No support for tax minimisation fom Woodside

Woodside does not support the use of artificial structures aimed at avoiding or minimising tax, the company’s CFO told a Senate inquiry.

No support for tax minimisation fom Woodside
Source: Woodside Energy Ltd

This story was originally published in The West Australian on 29 April 2017 with the headline "No tax avoidance at Woodside, tax inquiry told." © Peter Milne.

Woodside Petroleum does not support the use of artificial structures aimed at the avoidance or minimisation of tax, the company’s chief financial officer Anthea McKinnell told a Senate inquiry into the petroleum resources rent tax yesterday.

Ms McKinnell said Woodside funded its operations within Australia so had no opportunity to engage in cross-border financing with related parties.

The transfer prices resource companies use for Australian exports sold through Singapore marketing hubs have been a focus for the Australian Taxation Office in recent years.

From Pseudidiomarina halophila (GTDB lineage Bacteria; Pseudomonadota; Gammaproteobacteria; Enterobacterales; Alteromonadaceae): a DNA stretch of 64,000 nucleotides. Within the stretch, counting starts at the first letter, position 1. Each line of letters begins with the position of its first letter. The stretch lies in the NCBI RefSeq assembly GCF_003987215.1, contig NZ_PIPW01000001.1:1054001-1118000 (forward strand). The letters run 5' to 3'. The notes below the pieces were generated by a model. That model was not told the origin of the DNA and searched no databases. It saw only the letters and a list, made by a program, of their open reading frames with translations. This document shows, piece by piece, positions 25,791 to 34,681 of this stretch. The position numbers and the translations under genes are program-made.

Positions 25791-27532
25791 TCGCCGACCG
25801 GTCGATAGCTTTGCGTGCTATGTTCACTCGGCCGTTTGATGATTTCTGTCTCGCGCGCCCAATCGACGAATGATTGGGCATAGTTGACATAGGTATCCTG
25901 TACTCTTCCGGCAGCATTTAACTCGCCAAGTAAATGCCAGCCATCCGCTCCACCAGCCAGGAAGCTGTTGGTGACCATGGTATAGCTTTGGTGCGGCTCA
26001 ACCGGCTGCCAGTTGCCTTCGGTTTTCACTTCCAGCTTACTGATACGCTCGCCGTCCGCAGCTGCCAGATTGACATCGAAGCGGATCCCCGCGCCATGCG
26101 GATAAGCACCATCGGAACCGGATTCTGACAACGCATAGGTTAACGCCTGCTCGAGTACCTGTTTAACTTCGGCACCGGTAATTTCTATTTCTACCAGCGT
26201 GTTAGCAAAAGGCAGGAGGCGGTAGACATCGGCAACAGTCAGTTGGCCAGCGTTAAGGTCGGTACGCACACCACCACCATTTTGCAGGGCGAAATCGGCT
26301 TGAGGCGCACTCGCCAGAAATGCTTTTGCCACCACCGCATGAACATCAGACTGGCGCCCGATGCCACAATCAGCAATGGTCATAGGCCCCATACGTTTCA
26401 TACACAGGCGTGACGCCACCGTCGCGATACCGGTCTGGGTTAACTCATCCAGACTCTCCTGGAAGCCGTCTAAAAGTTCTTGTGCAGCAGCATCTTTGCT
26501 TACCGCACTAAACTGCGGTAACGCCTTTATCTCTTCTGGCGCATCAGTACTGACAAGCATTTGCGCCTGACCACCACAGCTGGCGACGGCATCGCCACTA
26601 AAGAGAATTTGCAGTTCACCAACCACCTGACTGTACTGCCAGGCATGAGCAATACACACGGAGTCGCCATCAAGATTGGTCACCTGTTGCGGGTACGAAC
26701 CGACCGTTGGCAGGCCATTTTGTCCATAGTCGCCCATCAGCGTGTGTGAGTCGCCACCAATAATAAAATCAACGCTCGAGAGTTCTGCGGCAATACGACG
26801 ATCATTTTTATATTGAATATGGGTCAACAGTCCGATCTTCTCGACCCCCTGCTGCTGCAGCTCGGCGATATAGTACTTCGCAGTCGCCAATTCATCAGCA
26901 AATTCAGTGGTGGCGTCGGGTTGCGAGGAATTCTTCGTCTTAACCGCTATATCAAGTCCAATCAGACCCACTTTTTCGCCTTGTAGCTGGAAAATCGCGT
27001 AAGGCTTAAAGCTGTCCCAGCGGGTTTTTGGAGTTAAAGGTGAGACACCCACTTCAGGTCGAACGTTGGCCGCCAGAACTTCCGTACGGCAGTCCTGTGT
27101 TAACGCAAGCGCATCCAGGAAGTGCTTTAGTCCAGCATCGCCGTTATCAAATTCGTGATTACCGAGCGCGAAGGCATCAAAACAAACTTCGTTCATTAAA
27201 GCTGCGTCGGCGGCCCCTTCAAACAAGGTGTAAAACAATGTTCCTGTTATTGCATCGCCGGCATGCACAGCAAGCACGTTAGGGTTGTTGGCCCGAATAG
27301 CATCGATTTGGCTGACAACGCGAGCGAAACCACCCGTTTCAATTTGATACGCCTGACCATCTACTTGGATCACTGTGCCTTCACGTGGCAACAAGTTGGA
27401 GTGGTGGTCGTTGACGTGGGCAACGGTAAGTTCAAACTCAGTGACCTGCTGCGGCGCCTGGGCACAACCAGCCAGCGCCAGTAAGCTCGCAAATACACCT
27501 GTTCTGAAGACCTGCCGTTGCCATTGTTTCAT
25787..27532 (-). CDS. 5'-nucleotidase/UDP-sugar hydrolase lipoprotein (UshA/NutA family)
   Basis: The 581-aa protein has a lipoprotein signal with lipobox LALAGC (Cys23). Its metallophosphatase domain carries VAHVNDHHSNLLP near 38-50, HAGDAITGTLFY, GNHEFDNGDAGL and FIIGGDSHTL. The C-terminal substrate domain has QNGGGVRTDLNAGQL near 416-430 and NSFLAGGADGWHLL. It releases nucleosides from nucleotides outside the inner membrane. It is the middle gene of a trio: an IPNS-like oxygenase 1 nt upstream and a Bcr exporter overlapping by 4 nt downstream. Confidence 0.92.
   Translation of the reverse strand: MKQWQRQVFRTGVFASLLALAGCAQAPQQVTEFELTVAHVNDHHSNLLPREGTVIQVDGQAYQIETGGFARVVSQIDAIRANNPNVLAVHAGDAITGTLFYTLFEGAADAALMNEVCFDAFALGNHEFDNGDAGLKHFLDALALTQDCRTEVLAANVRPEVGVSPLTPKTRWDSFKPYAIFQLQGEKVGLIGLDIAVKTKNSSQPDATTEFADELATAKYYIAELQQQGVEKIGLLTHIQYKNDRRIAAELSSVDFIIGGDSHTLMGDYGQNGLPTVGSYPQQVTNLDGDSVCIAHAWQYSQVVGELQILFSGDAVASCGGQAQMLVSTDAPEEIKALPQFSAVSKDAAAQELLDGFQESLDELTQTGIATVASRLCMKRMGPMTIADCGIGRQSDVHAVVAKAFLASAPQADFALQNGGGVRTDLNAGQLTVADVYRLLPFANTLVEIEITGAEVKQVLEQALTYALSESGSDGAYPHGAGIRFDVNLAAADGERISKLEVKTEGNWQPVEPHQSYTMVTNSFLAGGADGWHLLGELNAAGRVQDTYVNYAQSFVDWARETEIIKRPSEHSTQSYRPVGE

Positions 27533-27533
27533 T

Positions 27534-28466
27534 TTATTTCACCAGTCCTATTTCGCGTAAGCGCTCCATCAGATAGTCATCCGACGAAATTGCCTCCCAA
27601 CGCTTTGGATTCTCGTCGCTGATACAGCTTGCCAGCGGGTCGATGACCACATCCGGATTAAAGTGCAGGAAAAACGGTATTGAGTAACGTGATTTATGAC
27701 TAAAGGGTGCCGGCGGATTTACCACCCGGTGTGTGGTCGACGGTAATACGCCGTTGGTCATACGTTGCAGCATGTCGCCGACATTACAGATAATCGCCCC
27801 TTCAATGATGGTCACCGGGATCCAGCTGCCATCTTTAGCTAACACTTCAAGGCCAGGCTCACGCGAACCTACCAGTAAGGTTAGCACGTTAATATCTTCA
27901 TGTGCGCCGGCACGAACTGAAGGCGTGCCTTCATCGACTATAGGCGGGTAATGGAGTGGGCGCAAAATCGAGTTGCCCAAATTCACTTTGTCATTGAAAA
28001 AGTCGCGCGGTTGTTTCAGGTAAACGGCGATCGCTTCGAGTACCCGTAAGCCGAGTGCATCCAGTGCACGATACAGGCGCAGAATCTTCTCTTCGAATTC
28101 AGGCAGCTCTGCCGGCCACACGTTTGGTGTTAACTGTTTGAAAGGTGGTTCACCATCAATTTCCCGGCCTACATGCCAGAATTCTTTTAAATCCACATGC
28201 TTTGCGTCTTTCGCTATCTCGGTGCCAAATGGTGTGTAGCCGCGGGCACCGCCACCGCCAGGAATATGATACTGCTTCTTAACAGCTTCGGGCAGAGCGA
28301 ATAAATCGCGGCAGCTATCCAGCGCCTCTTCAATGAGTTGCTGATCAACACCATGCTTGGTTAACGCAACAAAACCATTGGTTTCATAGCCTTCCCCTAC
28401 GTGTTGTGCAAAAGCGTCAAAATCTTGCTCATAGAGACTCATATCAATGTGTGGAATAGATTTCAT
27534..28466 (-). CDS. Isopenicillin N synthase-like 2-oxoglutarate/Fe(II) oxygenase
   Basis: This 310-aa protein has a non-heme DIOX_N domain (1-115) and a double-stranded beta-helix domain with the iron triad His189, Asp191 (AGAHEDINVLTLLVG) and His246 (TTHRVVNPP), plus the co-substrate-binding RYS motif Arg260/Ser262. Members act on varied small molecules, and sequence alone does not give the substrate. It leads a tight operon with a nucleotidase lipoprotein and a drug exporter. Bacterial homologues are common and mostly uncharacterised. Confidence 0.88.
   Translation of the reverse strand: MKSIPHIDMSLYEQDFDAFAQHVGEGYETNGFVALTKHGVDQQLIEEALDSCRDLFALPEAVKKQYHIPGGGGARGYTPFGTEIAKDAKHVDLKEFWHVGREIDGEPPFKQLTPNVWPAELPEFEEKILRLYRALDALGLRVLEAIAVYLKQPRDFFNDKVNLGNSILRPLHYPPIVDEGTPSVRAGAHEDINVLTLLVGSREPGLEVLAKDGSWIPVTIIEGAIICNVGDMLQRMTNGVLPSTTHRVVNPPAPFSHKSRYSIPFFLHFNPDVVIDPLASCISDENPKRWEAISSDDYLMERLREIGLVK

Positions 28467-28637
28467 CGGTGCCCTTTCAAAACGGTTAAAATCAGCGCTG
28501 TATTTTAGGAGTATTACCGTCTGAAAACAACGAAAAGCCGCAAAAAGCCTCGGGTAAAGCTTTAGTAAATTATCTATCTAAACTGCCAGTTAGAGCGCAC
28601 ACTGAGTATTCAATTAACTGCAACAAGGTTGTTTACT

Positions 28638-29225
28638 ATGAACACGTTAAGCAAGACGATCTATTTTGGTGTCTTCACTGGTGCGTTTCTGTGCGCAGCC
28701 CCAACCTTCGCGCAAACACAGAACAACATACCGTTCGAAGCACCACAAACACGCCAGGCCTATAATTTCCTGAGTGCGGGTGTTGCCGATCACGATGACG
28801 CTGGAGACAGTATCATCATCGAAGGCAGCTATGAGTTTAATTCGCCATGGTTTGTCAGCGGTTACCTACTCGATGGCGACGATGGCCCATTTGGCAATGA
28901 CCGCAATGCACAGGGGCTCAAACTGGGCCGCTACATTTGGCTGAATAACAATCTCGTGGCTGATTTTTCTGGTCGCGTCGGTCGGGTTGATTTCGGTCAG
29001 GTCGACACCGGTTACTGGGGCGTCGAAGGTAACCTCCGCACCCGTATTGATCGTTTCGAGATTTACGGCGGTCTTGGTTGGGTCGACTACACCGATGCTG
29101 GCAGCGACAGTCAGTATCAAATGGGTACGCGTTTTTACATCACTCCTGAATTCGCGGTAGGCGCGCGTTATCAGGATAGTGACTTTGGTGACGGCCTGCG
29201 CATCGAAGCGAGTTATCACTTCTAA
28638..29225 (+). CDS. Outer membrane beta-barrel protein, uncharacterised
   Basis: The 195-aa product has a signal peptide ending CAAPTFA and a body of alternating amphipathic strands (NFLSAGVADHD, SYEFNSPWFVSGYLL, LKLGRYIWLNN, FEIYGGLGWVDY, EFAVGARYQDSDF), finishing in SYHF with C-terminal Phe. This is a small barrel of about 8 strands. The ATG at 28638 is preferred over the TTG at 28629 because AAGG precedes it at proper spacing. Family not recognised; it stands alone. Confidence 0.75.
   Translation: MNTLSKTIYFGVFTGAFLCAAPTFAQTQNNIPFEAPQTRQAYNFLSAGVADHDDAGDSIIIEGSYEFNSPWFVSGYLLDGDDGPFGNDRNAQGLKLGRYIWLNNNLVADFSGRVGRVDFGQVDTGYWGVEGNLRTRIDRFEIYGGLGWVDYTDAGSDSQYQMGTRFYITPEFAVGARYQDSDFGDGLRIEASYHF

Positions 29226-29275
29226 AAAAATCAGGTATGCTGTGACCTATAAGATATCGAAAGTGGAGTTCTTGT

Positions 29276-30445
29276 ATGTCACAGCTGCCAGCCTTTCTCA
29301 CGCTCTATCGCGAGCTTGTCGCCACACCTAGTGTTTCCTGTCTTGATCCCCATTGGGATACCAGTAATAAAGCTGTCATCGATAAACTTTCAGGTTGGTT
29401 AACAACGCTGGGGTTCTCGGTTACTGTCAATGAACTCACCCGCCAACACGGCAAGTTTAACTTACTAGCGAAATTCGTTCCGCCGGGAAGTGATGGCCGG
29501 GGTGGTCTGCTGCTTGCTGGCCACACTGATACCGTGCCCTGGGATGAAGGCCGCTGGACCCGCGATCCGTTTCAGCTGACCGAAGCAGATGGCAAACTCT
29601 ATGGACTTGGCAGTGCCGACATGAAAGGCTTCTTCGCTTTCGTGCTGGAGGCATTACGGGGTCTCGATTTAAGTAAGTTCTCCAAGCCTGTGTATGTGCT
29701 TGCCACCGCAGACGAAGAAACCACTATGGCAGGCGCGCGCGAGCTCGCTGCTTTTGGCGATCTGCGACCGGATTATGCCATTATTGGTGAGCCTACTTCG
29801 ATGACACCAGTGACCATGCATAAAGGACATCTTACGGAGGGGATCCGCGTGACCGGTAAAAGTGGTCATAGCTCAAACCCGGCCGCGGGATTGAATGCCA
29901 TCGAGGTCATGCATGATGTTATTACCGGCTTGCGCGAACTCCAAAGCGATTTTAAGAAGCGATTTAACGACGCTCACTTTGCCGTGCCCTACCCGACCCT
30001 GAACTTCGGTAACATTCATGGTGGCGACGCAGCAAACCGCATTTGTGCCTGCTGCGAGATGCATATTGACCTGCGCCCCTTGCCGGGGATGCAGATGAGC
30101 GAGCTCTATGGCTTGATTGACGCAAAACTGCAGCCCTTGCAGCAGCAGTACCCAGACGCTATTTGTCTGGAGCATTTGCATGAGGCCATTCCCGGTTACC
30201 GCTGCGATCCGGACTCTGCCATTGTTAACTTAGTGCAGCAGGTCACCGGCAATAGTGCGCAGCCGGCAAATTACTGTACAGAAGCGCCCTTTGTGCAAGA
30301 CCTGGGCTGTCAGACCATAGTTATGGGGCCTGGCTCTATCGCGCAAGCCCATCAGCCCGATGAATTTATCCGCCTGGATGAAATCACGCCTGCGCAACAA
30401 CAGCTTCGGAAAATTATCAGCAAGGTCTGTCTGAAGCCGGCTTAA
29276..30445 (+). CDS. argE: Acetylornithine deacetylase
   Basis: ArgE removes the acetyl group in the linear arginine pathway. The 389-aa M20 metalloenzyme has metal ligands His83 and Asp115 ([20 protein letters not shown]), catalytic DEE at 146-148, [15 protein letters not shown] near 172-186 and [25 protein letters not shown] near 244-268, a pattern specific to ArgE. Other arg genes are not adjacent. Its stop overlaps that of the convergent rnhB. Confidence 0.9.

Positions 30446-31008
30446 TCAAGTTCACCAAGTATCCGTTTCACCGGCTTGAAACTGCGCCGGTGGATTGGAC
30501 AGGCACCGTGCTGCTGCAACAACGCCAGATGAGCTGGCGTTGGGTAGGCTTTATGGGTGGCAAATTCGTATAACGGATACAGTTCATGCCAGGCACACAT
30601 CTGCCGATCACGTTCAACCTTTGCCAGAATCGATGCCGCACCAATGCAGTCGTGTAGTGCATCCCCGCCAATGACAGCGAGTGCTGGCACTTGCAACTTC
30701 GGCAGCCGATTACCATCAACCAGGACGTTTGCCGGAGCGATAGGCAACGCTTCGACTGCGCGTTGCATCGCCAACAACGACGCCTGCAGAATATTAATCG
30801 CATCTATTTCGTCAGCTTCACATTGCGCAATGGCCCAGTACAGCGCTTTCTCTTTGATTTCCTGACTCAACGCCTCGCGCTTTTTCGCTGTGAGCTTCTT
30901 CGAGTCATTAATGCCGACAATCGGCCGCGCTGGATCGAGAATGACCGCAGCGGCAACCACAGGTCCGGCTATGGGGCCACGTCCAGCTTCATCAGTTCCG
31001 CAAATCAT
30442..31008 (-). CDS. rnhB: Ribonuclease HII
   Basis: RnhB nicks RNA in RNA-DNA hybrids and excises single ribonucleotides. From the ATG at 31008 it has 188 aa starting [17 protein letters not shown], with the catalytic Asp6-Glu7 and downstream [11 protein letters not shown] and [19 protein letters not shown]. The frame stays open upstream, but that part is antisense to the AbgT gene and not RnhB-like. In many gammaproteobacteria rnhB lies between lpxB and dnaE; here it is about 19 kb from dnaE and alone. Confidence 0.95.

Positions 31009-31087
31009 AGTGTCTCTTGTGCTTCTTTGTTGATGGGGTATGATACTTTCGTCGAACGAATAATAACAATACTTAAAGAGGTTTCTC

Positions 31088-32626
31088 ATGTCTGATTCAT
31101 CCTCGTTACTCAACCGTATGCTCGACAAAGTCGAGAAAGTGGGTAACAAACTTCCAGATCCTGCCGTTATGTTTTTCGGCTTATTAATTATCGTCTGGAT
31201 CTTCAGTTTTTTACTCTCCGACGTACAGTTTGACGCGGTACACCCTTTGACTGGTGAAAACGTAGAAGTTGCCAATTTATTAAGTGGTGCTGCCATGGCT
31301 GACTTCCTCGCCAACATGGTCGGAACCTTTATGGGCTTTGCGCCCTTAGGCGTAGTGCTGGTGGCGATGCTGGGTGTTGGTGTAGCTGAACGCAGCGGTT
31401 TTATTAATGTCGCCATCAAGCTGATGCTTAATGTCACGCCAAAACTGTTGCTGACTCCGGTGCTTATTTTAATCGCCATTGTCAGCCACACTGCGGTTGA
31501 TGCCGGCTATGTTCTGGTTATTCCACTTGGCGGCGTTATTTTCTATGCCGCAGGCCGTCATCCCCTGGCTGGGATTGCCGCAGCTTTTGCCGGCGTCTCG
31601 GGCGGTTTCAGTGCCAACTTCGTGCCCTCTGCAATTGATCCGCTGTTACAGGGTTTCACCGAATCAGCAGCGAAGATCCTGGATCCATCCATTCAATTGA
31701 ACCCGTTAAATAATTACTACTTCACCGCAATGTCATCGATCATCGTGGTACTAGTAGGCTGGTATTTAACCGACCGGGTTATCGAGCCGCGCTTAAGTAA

Ms McKinnell said Woodside did not apply transfer pricing to Australian production sold through their Singapore marketing office. Fees paid to the office last year were only $1 million.

Chevron taxation manager Michael Fenner told the inquiry Chevron Australia owed related entities $34.5 billion in loan principal and a further $9 billion in interest.

Chevron Australia managing director Nigel Hearne said a Wood Mackenzie analysis of LNG project economics released by oil and gas industry lobby group APPEA was in the same range as Chevron’s analysis.

Wood Mackenzie predicted the Gorgon and Wheatstone projects would achieve 7.7 per cent and 7.8 per cent rates of return respectively at an oil price of $60 a barrel. That was down from 12.6 per cent and 12 per cent expected when the projects were approved.